Too Cool For School Lunches?

By Christina Finch

One of my clearest memories of middle and high school was lunch time. I went to three different high schools in two states, but the routine was pretty much the same. That was my opportunity to catch up on gossip and figure out future plans with my friends and to just take a break from learning. I particularly remember during middle school that I was enrolled in the school lunch program provided by the government, which allowed me to have my lunch at a discounted price. The nice thing about it was not only did it provide a supportive means for me and my family, but also I knew that I never had to worry about where I was getting my lunch from. But while this program provided a great resource, it did not always coincide with what was “cool” with being a teenager in this day in age.

The National School Lunch Program is now offered in over 100,000 schools in the country and provided for 30.5 million children in 2007. Schools receive subsidies from the government in exchange for providing either free or reduced lunches for children from low-income families. These lunches must meet the Dietary Guidelines for Americans and meet the Recommended Daily Allowances for vitamin A, vitamin C, iron, calcium and calories.

Below is an example of a one week menu from the Seattle Public schools website:
Monday Tuesday Wednesday Thursday Friday
Chicken Drummies Veggie Burger,American Cheese Yogurt & Muffin Munchable Hot corn niblets Garden Salad Baby Carrots Cinnamon Bug Bites Beef Teriyaki Dippers Bean & Cheese Burrito w/ salsa Yogurt & Muffin Munchable Steamed Brown Rice Garden Salad Sugar snap peas Juicy orange wedges Pudding Cup Crispy Chicken & Cheddar Wrap Whoe Grain Cheese Pizza Garden Salad Carrot Coins Kool Kiwi Fruit 100% Fruit Juice Hawaiian Luau Chicken Vegetable Egg Roll w/ Sweet & Sour Sauce Coconut Curry Rice Garden Sala Cucumber coins Petite Banana Breaded Chicken Burger on a Multigrain bun Vegetarian Chili w/ cheddar cheese, corn tortilla chips Garden Salad Baby Carrots Chilled Applesauce Seasonal fresh fruit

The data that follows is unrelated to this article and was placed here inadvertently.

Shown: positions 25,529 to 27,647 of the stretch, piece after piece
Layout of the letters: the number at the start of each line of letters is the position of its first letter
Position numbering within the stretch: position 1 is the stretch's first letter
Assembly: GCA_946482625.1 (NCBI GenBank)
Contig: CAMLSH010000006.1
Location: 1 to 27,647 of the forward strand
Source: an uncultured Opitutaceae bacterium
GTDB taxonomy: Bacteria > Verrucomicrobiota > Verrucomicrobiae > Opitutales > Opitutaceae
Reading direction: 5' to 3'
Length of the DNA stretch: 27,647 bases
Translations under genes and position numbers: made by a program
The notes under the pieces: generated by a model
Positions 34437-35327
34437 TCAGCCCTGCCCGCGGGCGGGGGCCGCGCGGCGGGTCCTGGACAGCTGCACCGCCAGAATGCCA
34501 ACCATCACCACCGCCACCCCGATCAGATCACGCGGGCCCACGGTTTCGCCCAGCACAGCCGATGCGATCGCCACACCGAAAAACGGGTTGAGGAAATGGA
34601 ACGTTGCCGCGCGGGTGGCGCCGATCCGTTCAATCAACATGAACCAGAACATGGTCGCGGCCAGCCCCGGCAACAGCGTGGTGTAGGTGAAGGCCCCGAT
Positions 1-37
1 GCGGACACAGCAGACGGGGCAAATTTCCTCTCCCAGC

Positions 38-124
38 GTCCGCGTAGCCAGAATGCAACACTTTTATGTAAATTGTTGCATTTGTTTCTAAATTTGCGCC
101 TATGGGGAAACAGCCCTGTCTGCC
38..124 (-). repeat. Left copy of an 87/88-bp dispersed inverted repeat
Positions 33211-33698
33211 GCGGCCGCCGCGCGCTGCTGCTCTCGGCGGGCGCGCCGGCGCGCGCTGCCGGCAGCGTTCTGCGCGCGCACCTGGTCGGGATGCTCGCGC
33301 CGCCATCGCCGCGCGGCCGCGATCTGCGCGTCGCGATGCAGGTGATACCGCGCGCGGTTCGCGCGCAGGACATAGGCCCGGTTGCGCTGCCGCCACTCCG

The program provides nutritious foods for students, thereby teaching them how to eat healthy, well balanced foods. According to Whitney, et al., “students who regularly eat school lunches have higher intakes of many nutrients and fiber than students who do not (574).”

Being a kid in the age of Taco Bell, Pizza Hut and McDonalds made participating in this program pretty difficult socially. You always want to “fit in” with your friends – whether it is clothes, music, school activities or even food. I remember how oftentimes I would come to the table with my cafeteria tray full of nutritious foods, but felt a little bit like an outcast when I sat next to my other friends that had their Big Macs, Nachos Bell Grande and pepperoni pizza. My mom and friends were great about it – my friends would never tease me or make me feel bad, and my mom would let me have one day a week where I could bring money to buy “cool” food.

In the moment I definitely did not see the benefit of having this resource, but I can see now that it not only helped me by instilling healthy eating habits early on, but it helped my family as well. Surely now (more than 10 years later) students utilizing this program is a little more commonplace than it was when I was in middle school.

References:
USDA National School Lunch Program:http://www.fns.usda.gov/cnd/Lunch/AboutLunch/NSLPFactSheet.pdf
Seattle Public School District: www.seattleschools.org/area/nutrition-svc/menus_prices.html
Whitney, E., Rolfes, S (2008). Understanding Nutrition. Wadsworth, Cenage Learning.